Parish church dating from 15th century, still active today, where infant King James VI was crowned. This is a most extraordinary jewel in the Scottish crown. Not particularly inspiring from the outside it is breathtaking from the moment you set a foot inside. It has all the presence of a cathedral church. This must be one of the most wonderful churches in Scotland – certainly on a par with Glasgow Cathedral. And it is clearly loved and cared for.
The Church of the Holy Rude is the medieval parish church of Stirling, Scotland. It is named after the Holy Rood, a relic of the True Cross on which Jesus was crucified. The church was founded in 1129 during the reign of David I, but earliest part of the present church dates from the 15th century. As such it is the second oldest building in Stirling after Stirling Castle, parts of which date from the later 14th century. The chancel and tower were added in the 16th century.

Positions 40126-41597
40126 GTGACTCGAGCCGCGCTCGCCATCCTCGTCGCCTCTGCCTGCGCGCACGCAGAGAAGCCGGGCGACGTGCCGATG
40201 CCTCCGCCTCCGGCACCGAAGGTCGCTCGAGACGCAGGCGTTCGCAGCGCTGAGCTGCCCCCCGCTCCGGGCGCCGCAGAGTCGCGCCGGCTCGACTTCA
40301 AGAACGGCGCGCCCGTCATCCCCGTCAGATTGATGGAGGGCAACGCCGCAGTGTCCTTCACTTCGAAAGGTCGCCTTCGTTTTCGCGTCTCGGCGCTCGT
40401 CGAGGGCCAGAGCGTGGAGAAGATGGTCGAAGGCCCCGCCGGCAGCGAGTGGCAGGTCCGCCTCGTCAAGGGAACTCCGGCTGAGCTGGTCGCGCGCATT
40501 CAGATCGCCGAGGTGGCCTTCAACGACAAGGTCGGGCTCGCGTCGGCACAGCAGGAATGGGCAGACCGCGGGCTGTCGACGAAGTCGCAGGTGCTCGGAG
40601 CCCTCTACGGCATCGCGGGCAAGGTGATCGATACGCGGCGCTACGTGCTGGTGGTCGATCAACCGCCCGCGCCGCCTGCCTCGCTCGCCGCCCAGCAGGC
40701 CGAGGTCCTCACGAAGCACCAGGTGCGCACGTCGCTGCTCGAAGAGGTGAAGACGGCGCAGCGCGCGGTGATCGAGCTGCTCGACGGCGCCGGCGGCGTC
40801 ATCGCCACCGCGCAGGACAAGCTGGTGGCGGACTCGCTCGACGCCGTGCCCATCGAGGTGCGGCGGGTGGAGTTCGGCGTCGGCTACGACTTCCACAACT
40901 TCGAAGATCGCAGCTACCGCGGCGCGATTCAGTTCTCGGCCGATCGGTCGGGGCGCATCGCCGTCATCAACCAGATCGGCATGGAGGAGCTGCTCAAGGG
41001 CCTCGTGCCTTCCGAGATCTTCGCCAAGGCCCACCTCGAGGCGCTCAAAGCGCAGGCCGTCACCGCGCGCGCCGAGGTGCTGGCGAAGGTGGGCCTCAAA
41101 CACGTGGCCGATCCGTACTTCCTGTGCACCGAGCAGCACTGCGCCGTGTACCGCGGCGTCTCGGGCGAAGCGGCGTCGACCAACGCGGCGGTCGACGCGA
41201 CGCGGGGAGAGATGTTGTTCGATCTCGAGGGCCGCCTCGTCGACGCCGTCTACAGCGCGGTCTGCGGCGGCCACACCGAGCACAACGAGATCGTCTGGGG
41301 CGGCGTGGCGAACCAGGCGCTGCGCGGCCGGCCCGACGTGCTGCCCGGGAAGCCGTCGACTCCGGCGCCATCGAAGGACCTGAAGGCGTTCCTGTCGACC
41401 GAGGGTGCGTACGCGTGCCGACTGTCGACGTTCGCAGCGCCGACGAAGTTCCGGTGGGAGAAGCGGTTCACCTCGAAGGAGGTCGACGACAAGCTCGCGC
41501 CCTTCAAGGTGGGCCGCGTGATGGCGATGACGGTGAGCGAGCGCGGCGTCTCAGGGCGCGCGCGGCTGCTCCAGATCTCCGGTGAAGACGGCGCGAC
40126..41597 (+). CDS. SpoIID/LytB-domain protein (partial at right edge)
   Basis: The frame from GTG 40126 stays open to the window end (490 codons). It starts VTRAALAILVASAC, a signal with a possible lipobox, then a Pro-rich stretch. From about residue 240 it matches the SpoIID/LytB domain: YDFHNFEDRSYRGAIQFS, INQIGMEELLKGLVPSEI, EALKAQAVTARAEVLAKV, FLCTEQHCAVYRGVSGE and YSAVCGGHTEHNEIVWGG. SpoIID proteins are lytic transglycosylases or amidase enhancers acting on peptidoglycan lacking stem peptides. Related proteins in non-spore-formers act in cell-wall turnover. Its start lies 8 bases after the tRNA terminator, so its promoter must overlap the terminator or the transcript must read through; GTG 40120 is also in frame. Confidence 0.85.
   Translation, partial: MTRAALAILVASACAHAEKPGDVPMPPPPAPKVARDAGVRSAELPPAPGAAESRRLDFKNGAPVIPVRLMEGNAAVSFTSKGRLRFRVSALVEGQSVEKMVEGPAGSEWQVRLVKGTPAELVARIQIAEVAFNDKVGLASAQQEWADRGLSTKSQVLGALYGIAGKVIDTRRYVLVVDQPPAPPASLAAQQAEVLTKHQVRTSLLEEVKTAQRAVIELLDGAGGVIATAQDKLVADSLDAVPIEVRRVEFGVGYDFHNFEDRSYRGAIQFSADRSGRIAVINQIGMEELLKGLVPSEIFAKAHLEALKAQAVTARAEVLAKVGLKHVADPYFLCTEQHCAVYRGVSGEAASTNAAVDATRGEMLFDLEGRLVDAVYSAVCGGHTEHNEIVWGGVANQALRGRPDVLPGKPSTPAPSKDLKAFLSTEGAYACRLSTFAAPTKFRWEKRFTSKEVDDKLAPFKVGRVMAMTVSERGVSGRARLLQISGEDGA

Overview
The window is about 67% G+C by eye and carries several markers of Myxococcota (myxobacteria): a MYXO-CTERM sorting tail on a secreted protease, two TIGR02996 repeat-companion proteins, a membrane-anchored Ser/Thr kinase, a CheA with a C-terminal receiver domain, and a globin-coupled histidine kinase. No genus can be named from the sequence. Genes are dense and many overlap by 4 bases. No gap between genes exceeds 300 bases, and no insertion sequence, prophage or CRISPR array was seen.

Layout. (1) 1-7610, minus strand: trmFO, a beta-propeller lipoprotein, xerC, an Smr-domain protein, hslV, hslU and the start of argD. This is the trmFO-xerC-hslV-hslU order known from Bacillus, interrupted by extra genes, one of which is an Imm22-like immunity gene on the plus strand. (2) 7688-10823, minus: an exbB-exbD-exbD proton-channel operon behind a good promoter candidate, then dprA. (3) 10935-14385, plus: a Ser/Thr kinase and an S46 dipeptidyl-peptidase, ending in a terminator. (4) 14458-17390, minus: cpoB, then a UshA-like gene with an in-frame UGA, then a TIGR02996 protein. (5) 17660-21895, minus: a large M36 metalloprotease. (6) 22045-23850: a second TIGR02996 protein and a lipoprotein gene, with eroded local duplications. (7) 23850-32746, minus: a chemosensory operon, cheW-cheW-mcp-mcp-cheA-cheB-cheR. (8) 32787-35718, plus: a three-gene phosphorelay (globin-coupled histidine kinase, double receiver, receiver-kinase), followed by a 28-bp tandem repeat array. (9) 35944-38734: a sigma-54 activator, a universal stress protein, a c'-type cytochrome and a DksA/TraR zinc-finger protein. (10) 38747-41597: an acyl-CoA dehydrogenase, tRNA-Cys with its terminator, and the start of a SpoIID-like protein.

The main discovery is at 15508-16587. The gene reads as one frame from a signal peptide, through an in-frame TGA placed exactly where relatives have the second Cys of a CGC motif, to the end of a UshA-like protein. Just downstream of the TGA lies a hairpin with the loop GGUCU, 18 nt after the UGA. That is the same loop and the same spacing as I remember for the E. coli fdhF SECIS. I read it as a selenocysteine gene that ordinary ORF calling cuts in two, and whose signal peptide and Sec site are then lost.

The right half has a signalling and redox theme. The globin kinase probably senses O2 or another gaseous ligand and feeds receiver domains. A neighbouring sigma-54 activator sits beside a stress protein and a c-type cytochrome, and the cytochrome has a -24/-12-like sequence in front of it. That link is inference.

Stirling Castle has long been a favoured residence of the Scottish monarchs, and was developed as a Renaissance palace during the reigns of the later Stewart Kings. The Church of the Holy Rude, adjacent to the castle, became similarly associated with the monarchy, hosting royal baptisms and coronations. It is one of three churches still in use in Britain that have been the sites of coronations.
This entry was posted in Blog, Scotland 2019